City Council battle over ward remap continues

January 4, 2012 4:29:43 PM PST
Chicago aldermen are battling over proposed remaps for city wards. So far, worries about the loss of political power bases have blocked any compromise.

Wednesday, the Mexican American Legal Defense and Education Fund, MALDEF, presented its proposal.

MALDEF is the first outside group that has formally filed a remap proposal. While the plan has yet to get any aldermanic support, MALDEF hopes its map will spark some discussion during the negotiation process. MALDEF's proposal follows two different City Council plans.

It's another option. The Latino civil rights group MALDEF filed its own proposed ward map that it hopes will at least get some play at City Hall. MALDEF says it is time to have some influence on a remapping process that has been behind closed doors.

"Part of it is to have a dialogue about how we can create a map that better represents the diversity of the city and that recognizes the political power and the aspirations of communities that have been left out," said MALDEF's Jorge Sanchez.

The MALDEF'S equity map calls for 14 majority Latino wards, preserving 18 African-American wards, and keeping the communities of Chinatown and Back-of-the-Yards together.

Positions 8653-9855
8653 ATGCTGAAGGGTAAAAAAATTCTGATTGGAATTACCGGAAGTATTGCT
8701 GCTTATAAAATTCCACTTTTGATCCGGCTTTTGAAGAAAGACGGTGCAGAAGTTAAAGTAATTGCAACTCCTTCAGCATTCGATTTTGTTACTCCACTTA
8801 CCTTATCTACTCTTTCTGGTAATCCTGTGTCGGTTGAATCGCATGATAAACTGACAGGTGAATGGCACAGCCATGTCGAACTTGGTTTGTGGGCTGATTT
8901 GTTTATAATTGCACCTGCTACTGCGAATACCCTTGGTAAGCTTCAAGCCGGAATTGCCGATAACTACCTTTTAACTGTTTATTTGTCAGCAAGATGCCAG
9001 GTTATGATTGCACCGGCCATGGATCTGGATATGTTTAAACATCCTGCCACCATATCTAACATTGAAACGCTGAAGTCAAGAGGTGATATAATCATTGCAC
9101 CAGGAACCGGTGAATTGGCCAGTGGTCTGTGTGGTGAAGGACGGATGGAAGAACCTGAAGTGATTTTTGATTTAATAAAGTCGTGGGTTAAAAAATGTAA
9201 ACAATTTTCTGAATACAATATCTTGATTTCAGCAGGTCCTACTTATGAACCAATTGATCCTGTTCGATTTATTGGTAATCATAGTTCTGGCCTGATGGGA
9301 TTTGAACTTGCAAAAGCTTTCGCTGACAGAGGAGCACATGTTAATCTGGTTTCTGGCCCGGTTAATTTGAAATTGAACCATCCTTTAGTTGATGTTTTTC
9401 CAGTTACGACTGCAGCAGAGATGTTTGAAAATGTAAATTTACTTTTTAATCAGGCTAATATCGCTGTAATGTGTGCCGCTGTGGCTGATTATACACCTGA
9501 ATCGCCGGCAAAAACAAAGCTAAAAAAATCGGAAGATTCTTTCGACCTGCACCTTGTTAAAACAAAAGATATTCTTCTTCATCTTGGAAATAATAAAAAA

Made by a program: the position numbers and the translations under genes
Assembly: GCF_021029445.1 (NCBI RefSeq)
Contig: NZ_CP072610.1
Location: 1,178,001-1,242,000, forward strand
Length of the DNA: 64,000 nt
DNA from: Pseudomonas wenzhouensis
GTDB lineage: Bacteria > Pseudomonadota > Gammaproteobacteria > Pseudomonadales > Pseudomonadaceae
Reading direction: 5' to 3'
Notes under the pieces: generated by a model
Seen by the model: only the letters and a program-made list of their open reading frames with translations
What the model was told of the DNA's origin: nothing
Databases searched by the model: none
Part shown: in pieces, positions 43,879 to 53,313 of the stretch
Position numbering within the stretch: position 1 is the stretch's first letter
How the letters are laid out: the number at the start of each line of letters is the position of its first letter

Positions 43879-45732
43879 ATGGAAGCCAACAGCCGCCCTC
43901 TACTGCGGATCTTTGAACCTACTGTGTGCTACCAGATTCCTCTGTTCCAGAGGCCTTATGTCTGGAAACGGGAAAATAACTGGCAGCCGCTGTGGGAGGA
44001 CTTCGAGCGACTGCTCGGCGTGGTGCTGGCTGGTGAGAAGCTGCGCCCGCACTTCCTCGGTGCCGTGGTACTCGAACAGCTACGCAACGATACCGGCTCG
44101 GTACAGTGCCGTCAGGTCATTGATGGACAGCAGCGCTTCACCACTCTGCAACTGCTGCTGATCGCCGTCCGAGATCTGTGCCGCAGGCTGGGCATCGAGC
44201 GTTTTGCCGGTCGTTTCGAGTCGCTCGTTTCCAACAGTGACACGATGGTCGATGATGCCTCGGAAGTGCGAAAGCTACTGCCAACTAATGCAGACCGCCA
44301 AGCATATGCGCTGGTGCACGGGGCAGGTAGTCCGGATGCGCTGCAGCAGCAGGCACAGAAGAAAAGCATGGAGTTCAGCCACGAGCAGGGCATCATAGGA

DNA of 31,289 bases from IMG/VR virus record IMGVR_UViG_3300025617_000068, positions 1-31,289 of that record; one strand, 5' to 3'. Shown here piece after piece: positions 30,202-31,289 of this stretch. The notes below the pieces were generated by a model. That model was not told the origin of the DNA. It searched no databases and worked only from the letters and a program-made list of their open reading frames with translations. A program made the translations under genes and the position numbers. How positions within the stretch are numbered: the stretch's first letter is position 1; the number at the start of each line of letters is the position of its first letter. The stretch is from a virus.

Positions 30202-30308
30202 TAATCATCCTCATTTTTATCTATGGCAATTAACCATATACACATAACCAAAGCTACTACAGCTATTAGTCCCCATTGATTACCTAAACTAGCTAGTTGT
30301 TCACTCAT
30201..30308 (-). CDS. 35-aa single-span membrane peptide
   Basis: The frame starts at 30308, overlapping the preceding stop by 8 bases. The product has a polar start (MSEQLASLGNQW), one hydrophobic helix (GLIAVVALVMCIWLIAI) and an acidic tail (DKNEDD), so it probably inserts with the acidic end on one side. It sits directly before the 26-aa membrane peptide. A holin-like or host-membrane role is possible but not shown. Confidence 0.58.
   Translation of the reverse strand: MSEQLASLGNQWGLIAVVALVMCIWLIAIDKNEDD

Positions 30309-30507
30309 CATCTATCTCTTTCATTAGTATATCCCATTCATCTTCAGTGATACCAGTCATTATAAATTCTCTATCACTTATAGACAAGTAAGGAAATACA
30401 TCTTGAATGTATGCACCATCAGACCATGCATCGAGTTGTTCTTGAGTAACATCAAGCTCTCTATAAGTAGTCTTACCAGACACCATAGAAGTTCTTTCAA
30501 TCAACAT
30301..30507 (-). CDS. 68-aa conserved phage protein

The group says its map is solely based on the Federal Voting Rights Act, which mandates fair and equal representation of minority residents.

"You can put all the maps you want out there, but MALDEF unfortunately can't vote. They are not members of City Council," said 33rd Ward Alderman Dick Mell.

Mell is the chairman of the rules committee. While he took a look at MALDEF's proposal, his goal is to get the black and Latino caucuses to compromise on their two remap proposals.

After a closed door City Hall meeting Wednesday, neither side would budge.

"The perception that we are close--we still have some work to do," said Latino Caucus Chairman Alderman Danny Solis.

Work that Alderman Nicholas Sposato knows leaves him out in the cold. All proposals significantly redraw the new Northwest Side alderman's 36th Ward.

"They basically brutalized me with this remap. They took about 80 percent of my ward away from me and left me with about 20 percent," said Sposato. "They put me in a totally different neighborhood from where I've been living my whole life, born and raised there."

Reflecting a growth in the Latino community during the past decade, the Latino Caucus remap would add Hispanic majority wards. While the African-Amercian population has dropped, the plan put forth by the Black Caucus would maintain its wards, but some North Side aldermen say at the cost of splitting up their wards.

If City Council cannot come up with the votes on a plan, it could go to the voters.